Yaytop Is The Best Way To Get Your Friends' Thoughts On Your Instagram Picture Before You Post It, Because A Second Opinion Never Hurts

I’ll admit that there have been a few moments when I’ve wanted to seek the opinions of my more artistic friends before posting a picture on social media. That's why I really like the idea of Yaytop, a collaborative photo editing app that lets you share and edit your pictures with friends before posting them on Instagram.

The only times I’ve checked how a picture looks with friends before posting it, is when they were with me in person, and even then that hasn’t been a frequent thing. According to TechCrunch, the creators of Yaytop, Niko Natsis and Aaron Nussbaum, weren’t sure if sharing pictures before posting them on social media was an actual thing a lot of people were doing or if it was just their group of friends. The University of Michigan students spent a few months doing research on the trend before they began designing the app. So while group edits weren't a concern to me before, now that the app is here, I can definitely see its usefulness.

I downloaded and tried out the Yaytop and was impressed with it’s range of editing options: on top of filters and traditional photo editing options, you can add text, stickers, freehand draw, and even meme a picture. The pictures don’t stay in the app permanently; users can select an expiration date of three days, seven days, or 14 days. Which I guess comes in handy considering that I couldn't find a way to delete a picture once you post it in a group.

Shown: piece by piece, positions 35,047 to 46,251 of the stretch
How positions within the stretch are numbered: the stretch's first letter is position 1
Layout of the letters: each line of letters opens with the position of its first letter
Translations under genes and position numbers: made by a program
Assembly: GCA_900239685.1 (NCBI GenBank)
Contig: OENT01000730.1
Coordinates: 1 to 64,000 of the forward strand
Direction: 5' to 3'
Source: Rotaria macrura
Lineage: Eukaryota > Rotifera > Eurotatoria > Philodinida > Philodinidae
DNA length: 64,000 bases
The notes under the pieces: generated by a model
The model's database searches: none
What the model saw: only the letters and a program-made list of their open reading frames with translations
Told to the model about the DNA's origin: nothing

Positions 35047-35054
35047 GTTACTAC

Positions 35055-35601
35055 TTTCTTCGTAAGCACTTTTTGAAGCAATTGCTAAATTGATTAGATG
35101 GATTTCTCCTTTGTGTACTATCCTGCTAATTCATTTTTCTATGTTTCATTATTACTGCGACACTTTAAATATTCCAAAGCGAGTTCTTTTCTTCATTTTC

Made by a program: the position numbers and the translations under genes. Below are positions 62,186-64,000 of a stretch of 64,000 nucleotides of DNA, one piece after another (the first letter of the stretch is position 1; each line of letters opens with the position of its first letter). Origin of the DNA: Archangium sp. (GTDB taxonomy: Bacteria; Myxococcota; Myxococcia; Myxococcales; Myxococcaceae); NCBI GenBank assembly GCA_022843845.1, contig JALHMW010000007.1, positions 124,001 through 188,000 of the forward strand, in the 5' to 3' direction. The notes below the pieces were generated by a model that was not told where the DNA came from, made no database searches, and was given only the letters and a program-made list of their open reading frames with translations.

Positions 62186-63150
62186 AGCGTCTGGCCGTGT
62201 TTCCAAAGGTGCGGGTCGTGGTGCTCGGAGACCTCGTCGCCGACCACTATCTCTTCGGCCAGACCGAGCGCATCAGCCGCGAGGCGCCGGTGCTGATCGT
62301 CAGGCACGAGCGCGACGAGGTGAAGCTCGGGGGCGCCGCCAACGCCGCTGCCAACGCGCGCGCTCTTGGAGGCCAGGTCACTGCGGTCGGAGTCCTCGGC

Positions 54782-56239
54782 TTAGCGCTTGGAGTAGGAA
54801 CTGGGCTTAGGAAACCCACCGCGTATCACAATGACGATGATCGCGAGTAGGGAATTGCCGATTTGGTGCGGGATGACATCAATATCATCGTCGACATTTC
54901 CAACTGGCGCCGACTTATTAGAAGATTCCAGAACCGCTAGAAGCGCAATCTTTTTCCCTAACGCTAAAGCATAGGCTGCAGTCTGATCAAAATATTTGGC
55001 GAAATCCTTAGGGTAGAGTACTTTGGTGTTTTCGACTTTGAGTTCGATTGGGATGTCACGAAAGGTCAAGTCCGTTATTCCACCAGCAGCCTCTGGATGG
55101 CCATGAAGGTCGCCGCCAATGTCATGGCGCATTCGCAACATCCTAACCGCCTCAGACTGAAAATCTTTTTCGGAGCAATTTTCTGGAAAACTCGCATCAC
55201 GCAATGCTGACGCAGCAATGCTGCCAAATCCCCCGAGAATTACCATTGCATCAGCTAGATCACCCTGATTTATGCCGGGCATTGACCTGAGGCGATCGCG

I invited a friend to download the app and edit a few pictures with me, but there was a brief moment of confusion when my friend couldn’t see my pictures and I realized that I’d been sharing pictures with the Yaytop team in the demo group. Because I couldn’t delete my pictures, I’m patiently awaiting their critiques and edits on my pictures; they’ve only got three days.

As TechCrunch writer Kyle Russell pointed out, Yaytop is also a great social app.

In addition to helping pick filters, I found that my friends and I would use the app as a way to talk about what we were doing. Unlike with Snapchat, once I had already shown the other person what I was doing, I could just write something on top of their photo to ask about it instead of feeling forced to send another photo of what I’m doing like some kind of social tennis match.

I can see this app being popular amongst both the average group of friends and marketing and social media teams that need to collaborate on content. The only issue with that is that for now, Yaytop is only available on iOS. Once again, the people who need the most help with finding a good aesthetic don’t have it.

(I’m kidding!)

Images: Yaytop; Doyin Oyeniyi

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